Harry Potter and the Order of the Phoenix
How we cite our quotes:
[Harry] kept listening, just in case there was some small clue, not recognized for what it really was by the Muggles – an unexplained disappearance, perhaps, or some strange accident ... but the baggage-handlers' strike was followed by news about the drought in the Southeast ("I hope he's listening next door!" bellowed Uncle Vernon. "Him with his sprinklers on at three in the morning!"), then a helicopter that had almost crashed in a field in Surrey, then a famous actress's divorce from her famous husband ("As if we're interested in their sordid affairs," sniffed Aunt Petunia, who had followed the case obsessively in every magazine she could lay her bony hands on). (1.18)
There are two things that we find striking about this early passage: first, how pathetic is it that Harry has to lie down underneath an open window in order to be allowed to listen to the news? No wonder he's so filled with rage by the end of the summer! Second, the Dursleys are incredible hypocrites: they're terrified of the world knowing they have a weird wizard nephew, so they are always trying to keep Harry hidden from the neighbors. And they love to spy on other people around them: "Him" next door, "with his sprinklers on at three in the morning" and the famous actress with her "sordid affairs." But it never once occurs to them that what is really shameful is the emotionally (and sometimes physically) abusive way they treat Harry. What must the people on their street think of the way they speak to Harry? That's really shocking.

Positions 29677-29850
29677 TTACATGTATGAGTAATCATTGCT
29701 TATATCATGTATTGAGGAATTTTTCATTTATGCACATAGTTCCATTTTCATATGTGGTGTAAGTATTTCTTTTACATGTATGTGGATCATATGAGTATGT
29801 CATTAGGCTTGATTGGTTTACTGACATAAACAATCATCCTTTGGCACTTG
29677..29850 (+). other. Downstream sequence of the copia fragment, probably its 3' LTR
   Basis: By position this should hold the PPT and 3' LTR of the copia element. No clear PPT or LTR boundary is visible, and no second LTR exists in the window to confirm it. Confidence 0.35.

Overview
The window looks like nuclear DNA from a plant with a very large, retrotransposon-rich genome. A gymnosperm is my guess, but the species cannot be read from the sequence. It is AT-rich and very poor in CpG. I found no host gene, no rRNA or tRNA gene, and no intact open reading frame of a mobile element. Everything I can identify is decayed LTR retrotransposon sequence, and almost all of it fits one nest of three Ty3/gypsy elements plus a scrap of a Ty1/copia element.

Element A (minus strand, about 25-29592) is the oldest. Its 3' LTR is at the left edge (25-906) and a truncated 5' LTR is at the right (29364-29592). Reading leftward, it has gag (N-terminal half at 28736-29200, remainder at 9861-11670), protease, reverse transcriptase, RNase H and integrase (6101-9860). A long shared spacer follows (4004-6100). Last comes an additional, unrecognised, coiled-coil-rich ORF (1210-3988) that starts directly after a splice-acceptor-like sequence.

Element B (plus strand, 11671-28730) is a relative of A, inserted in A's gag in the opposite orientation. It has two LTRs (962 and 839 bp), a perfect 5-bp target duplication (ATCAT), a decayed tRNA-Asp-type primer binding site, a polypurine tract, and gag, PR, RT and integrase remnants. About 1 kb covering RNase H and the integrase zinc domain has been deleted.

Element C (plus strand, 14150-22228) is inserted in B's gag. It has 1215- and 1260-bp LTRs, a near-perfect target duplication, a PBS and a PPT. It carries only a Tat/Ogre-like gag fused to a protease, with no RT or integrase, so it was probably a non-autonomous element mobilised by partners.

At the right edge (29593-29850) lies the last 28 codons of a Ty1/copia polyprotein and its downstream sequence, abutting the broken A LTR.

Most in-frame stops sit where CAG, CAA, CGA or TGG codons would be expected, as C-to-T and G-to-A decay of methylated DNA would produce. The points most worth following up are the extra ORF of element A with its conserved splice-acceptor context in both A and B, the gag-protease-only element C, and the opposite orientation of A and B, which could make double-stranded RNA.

Up and down [Harry] paced, consumed with anger and frustration, grinding his teeth and clenching his fists, casting angry looks out at the empty, star-strewn sky every time he passed the window. Dementors sent to get him, Mrs. Figg and Mundungus Fletcher tailing him in secret, then suspension from Hogwarts and a hearing at the Ministry of Magic – and still no one was telling him what was going on. (3.3)
This passage at the beginning of Chapter 3 basically sums up Harry's state of mind for most of Book 5: "consumed with anger and frustration" because "no one was telling him what was going on." What is it like to read a Harry Potter novel in which Harry Potter is always mad? How does his emotional state change your understanding (and enjoyment) of the character? How is the tone of Book 5 different from previous installments in the series?
Despite the fact that he was still sleeping badly, still having dreams about corridors and locked doors that made his scar prickle, Harry was managing to have fun for the first time all summer. As long as he was busy he was happy; when the action abated, however, whenever he dropped his guard or lay exhausted in bed watching blurred shadows move across the ceiling, the thought of the looming Ministry hearing returned to him. Fear jabbed at his insides like needles as he wondered what was going to happen to him if he was expelled. (6.211)
Again, we get a mini-lecture on the value of healthy activity to stop the brooding angst. As long as Harry has something to do, he's happy (or at least, happier). It's when he has too much time to think that he gets fearful about his Ministry hearing. This lesson repeats itself on a larger scale when Harry starts to participate in the D.A.: once he feels like he's helping people to prepare for the fight against Voldemort, his school year gets a hundred times better.